The next question is whether this order amounted to an interference with the freedom of navigation on the high seas under Article 87 of UNCLOS. When reference to interference is made, it usually denotes physical interference with the vessel, i.e. interdicting, boarding, or diverting the vessel from its course. In the present case, while the master of Aquarius was under no obligation to adhere to the said order, he did so. Was this a free choice? Probably not. However, without knowing the exact content of the order under scrutiny, it is difficult to draw firm conclusions. Arguably, if the order in question reflected a certain degree of coercion on the part of the Italian authorities, i.e. the order was phrased as a threat of the interdiction of the vessel, whilst still on the high seas, then it might have amounted to a violation of Article 87 of UNCLOS. In any event, it is beyond any doubt that Italy was in no way entitled to issue such order.
If, on the other hand, the Italian authorities simply issued a formal warning to ship, when it was 35nm off its coast, not to enter Italy’s territorial waters, it is submitted that there is no violation of the law of the sea. Coastal States may warn vessels due to their ports on the conditions to which admission of those vessels is subject prior to entering their territorial sea. For example, a similar warning, or a ‘caution note’, as was phrased, by the Russian authorities to the Arctic Sunrise not to enter the safety zone of offshore platforms was not considered by the Arbitral Tribunal in the Arctic Sunrise case (The Netherlands v. Russia) as a violation of the freedom of navigation (see in particular, paras 82 and 212). In addition, many international instruments provide for an advance notice of entry into ports, even three (3) working days prior to the entry, whilst the vessels concerned are still on the high seas (see Article 8 of the Agreement on Port State Measures to Prevent, Deter and Eliminate Illegal, Unreported and Unregulated Fishing). Thus, it is a common practice of States to communicate with vessels, even on the high seas, with respect to the conditions of entry into their ports, as perhaps in the case of Aquarius.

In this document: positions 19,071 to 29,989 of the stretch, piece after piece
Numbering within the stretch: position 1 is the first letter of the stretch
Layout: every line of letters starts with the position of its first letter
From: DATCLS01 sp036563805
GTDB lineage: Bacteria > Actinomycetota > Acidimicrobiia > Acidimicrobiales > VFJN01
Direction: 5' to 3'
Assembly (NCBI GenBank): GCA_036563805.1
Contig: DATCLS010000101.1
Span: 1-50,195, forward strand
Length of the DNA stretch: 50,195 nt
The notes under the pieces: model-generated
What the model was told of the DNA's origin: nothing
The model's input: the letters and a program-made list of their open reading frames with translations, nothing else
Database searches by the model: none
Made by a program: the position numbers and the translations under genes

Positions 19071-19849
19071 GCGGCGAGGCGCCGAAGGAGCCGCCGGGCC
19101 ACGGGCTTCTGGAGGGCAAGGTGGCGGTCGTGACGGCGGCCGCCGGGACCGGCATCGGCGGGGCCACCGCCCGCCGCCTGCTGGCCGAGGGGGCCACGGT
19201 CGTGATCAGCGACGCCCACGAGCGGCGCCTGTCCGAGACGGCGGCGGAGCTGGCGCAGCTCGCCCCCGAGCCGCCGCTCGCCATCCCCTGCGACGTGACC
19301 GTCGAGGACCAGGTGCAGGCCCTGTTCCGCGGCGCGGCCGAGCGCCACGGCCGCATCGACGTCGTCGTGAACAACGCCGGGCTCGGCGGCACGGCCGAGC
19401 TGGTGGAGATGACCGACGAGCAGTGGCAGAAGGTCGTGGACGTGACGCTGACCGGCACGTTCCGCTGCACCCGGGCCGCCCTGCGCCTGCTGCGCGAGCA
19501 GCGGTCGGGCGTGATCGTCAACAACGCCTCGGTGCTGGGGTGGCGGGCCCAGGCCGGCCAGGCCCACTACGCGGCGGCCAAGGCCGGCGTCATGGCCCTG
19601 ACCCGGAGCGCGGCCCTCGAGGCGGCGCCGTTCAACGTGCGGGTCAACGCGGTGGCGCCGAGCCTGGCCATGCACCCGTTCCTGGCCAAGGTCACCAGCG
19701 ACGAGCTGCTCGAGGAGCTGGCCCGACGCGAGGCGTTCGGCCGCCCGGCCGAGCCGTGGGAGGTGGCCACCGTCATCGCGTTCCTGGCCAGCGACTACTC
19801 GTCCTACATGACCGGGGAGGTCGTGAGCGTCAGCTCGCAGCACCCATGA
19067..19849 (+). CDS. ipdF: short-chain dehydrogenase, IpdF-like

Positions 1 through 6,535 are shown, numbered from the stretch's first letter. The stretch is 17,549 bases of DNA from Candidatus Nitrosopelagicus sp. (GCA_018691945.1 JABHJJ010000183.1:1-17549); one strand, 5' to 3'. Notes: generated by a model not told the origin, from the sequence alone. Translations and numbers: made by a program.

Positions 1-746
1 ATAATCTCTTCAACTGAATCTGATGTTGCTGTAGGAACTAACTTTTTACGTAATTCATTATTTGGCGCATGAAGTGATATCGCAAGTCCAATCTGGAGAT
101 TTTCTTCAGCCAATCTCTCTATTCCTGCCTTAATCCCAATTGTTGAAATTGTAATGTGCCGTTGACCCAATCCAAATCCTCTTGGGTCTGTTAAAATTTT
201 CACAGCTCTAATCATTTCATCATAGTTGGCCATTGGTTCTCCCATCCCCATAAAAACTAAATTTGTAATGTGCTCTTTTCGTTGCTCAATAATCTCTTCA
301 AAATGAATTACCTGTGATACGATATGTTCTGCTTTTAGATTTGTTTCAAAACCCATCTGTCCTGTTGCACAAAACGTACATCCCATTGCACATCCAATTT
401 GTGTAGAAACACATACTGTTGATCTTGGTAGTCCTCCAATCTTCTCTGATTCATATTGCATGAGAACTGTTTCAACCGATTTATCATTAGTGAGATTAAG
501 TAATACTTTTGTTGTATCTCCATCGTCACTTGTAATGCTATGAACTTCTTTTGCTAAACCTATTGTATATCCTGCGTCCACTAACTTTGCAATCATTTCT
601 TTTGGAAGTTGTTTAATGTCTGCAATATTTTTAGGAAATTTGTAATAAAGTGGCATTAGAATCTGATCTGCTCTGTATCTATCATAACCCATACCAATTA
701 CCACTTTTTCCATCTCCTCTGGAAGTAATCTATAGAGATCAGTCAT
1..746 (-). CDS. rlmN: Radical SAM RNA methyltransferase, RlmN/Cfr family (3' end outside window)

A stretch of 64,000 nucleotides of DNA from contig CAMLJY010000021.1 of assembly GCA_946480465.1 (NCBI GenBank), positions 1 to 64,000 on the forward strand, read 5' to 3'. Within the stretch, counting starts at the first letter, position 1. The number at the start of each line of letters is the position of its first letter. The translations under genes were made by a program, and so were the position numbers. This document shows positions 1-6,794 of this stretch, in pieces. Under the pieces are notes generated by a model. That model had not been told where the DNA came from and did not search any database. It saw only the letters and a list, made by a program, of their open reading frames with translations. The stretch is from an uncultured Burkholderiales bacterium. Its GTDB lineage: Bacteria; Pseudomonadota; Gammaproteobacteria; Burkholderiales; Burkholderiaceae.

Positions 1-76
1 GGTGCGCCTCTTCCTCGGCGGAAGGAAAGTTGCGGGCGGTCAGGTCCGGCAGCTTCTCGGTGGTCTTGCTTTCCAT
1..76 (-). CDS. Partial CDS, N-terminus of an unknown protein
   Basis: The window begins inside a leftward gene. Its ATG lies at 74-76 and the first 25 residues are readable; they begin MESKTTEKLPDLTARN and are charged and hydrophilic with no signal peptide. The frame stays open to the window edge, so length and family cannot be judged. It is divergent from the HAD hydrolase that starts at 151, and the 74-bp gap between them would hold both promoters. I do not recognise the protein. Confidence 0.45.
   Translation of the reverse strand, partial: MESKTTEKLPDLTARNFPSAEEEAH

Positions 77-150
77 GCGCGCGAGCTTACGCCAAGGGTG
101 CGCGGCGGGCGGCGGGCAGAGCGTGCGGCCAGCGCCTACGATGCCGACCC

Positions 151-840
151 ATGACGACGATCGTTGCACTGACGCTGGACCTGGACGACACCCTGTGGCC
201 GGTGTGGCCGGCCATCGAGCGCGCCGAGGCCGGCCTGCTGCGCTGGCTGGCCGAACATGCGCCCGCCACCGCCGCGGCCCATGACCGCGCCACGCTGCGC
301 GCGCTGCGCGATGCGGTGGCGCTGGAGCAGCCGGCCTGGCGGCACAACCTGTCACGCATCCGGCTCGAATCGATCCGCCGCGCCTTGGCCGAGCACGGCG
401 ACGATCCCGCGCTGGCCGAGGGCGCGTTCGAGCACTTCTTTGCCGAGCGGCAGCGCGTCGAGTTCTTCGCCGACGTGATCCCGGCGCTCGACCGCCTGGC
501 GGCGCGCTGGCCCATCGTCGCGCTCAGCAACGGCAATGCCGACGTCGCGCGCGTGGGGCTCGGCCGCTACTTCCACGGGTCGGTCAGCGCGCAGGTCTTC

As to the question why Italy did not wait for the vessel to enter in its territorial waters in order to take the necessary measures, the answer lies not in the law of the sea, but in the Common European Asylum System (CEAS) and the relevant obligations under international refugee law and EU law. Suffice to note that the provisions of the EU Asylum Procedures Directive, setting out the duties of EU Member States to process applications for international protection, ‘apply to all applications for international protection made in the territory, including at the border, in the territorial waters …’ (Article 3). It could be argued that such obligation applies also on the high seas in light of the principle of non-refoulement and the Hirsi judgment, but this seems not to hold true in the case at hand.